$1 million Crosstown Shootout shot 14 years later - Cincinnati News, FOX19-WXIX TV

$1 million Crosstown Shootout shot 14 years later

Theo Nelson before making the half court shot in 2001 (FOX19 NOW File Photo) Theo Nelson before making the half court shot in 2001 (FOX19 NOW File Photo)
One of the iconic moments is when Theo Nelson tackled Xavier University's Blue Blob after hitting the shot (FOX19 NOW File Photo) One of the iconic moments is when Theo Nelson tackled Xavier University's Blue Blob after hitting the shot (FOX19 NOW File Photo)
Theo Nelson soaks in hitting the half court shot by laying on the Cintas Center floor (FOX19 NOW File Photo) Theo Nelson soaks in hitting the half court shot by laying on the Cintas Center floor (FOX19 NOW File Photo)
Theo Nelson hits another half court shot for FOX19 NOW (Photo: FOX19 NOW/Brett Hoffland) Theo Nelson hits another half court shot for FOX19 NOW (Photo: FOX19 NOW/Brett Hoffland)
CINCINNATI, OH (FOX19) - It's the $1 million shot that was heard all around the Tri-State in 2001.

Theo Nelson made a half court shot 14 years ago at the Crosstown Shootout, the rivalry game between the University of Cincinnati and Xavier University, for a cool $1 million.

"When I released it was like this sensation, and I knew it was good," said Theo Nelson.

In the years following the $1 million moment, Nelson says he does get recognized a tad more than he used to.

"I'll meet people that remember it, and they're so excited about it so it kind of makes you feel special," said Nelson.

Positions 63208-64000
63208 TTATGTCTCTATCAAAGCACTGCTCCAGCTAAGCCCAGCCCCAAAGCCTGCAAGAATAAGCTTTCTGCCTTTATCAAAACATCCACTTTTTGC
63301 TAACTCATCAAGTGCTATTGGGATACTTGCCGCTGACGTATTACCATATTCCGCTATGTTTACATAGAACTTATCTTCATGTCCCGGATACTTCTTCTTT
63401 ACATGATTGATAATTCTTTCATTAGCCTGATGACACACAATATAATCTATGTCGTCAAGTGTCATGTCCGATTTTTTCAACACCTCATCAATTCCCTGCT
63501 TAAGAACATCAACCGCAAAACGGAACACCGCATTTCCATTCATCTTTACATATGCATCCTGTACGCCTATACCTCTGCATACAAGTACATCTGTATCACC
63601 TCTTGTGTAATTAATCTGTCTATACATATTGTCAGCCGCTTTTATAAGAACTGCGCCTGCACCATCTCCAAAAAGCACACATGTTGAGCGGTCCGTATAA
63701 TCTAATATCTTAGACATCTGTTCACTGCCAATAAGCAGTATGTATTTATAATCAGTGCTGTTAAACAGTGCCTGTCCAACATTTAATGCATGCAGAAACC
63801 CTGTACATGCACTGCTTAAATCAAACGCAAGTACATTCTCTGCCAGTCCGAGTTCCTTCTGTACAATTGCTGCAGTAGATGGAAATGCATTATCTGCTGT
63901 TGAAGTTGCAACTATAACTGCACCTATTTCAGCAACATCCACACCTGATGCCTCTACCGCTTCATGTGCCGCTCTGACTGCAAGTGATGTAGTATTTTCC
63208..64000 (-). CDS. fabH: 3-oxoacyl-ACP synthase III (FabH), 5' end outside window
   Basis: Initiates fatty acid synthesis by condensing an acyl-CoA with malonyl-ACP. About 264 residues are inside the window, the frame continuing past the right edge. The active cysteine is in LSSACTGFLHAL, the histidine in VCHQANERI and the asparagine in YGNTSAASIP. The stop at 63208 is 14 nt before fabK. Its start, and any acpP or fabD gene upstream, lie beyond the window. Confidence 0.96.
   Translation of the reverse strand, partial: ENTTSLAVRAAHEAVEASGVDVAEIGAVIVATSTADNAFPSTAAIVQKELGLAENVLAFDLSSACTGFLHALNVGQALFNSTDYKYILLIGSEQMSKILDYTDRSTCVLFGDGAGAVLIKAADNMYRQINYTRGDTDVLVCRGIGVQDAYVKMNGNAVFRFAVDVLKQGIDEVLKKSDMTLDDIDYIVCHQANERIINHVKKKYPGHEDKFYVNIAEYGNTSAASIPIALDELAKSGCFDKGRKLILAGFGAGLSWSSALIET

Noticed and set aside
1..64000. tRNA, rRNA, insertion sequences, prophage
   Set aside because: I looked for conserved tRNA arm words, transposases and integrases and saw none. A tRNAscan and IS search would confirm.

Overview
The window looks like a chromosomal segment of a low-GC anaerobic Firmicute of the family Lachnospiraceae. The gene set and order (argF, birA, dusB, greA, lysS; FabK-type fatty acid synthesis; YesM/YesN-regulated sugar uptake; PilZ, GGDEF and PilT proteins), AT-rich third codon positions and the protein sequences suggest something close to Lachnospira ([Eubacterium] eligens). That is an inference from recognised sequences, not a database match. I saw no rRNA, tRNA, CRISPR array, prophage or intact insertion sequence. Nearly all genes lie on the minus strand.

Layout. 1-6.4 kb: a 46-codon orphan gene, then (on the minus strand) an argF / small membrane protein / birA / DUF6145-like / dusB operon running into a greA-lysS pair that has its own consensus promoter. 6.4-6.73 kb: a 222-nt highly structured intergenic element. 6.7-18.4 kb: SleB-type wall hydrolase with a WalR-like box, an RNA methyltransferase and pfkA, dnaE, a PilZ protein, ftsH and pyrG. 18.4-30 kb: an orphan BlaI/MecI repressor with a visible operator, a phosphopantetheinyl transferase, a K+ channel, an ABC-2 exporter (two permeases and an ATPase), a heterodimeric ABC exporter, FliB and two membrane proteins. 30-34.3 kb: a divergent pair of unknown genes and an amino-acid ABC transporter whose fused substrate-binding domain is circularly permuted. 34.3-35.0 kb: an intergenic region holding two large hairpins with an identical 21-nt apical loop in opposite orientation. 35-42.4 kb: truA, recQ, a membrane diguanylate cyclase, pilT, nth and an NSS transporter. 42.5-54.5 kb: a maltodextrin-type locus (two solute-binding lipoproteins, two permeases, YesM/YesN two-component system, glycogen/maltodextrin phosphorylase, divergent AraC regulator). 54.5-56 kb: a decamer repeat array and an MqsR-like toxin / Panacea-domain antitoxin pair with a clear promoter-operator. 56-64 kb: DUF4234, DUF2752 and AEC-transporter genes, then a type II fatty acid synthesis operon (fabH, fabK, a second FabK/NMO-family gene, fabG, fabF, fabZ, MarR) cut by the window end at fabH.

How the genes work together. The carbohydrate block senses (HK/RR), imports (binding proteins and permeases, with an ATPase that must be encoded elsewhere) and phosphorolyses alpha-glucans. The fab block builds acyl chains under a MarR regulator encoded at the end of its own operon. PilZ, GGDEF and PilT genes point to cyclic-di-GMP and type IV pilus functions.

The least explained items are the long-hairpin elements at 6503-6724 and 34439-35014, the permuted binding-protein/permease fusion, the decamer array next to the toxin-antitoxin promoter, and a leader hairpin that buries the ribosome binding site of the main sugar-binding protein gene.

When thinking back to that December night in 2001, Nelson says beforehand he dropped his kids off at a social. That's when the program director there asked him to come inside.

"All the kids that were in that program, he put me in the middle of a basketball court at Pleasant Ridge and he had all these kids surround me and they prayed that I'd make the shot," said Nelson.

After banking the shot three hours later, Nelson said he knew exactly what he would do with the first part of the annual prize money Skyline provided him.

"I went back to that gymnasium and we got all those kids and we took them out and we fed them because they needed to know that prayers can be answered," said Nelson.

How has this shot changed Nelson's life?

"You're looking at it, right here it's tuition and so it's helped us drastically," said Nelson.

So there weren't any trips across the world or extravagant purchases. Instead Nelson says he bought his kids a nice basketball hoop, gave to charity, and kept it simple while also maintaining a full-time job.

"Working every day, my wife works, and the boys need to see an example. They need to see someone, especially their dad working," said Nelson.

Nelson adds he's glad to see "The Shootout" tradition continue, and he still practices that half-court shot from time to time.

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